Gene Delivery Show Potential In Treating Periodontal Disease

Gene therapy is the use of DNA as a pharmaceutical agent to treat disease. It derives its name from the idea that DNA can be used to supplement or alter genes within an individual's cells as a therapy to treat disease. The most common form of gene therapy involves using DNA that encodes a functional, therapeutic gene in order to replace a mutated gene. Other forms involve directly correcting a mutation, or using DNA that encodes a therapeutic protein drug (rather than a natural human gene) to provide treatment. In gene therapy, DNA that encodes a therapeutic protein is packaged within a "vector", which is used to get the DNA inside cells within the body. Once inside, the DNA becomes expressed by the cell machinery, resulting in the production of therapeutic protein, which in turn treats the patient's disease.
 
Gene therapy was first conceptualized in 1972, with the authors urging caution before commencing gene therapy studies in humans. The first FDA-approved gene therapy experiment in the United States occurred in 1990, when Ashanti DeSilva was treated for ADA-SCID. Since then, over 1,700 clinical trials have been conducted using a number of techniques for gene therapy.
 
Scientists at the University of Michigan have shown that gene therapy can be used to successfully stop the development of periodontal disease, the leading cause of tooth loss in adults. 
 
The findings will be published online Dec 11 in advance of print publication in Gene Therapy. 
 
Using gene transfer to treat life threatening conditions is not new, but the U-M group is the first known to use the gene delivery approach to show potential in treating chronic conditions such as periodontal disease, said William Giannobile, professor at the U-M School of Dentistry and principal investigator on the study.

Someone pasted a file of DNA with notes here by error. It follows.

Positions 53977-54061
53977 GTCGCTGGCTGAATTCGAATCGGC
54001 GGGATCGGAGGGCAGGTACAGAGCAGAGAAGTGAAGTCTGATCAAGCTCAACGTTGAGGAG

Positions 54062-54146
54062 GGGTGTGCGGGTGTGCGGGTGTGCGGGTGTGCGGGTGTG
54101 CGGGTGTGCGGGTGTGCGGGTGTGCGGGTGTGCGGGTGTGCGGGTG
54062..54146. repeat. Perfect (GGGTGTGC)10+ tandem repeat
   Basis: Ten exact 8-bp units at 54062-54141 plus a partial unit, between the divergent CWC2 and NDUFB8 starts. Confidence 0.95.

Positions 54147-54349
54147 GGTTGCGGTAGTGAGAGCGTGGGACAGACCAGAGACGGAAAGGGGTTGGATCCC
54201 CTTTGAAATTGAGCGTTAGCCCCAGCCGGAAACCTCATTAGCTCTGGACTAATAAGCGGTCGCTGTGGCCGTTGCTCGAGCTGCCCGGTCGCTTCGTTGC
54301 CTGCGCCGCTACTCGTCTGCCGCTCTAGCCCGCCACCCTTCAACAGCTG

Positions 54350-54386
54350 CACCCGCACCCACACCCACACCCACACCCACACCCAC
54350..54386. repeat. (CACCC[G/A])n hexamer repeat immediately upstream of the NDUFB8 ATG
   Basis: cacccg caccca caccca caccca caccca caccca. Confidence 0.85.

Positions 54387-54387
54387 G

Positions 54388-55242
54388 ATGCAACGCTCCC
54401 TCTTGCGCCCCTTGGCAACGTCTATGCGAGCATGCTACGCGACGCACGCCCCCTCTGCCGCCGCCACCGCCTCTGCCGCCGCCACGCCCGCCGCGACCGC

"Gene therapy has not been used in non-life threatening disease. (Periodontal disease) is more disabling than life threatening," said Giannobile, who also directs the Michigan Center for Oral Health Research and has an appointment in the U-M College of Engineering. "This is so important because the next wave of improving medical therapeutics goes beyond saving life, and moves forward to improving the quality of life." 
 
The preclinical study offers was a collaboration with the Seattle-based biotechnology company Targeted Genetics. In July, Targeted Genetics released human trial results that showed the same gene therapy approach used to stop periodontal disease had positive affects in human patients with rheumatoid arthritis, another chronic, non-life threatening, disabling condition. The company tested 127 human subjects and showed a 30 percent improvement in pain relief, and gain of function, among other enhancements using the gene treatment. 
 
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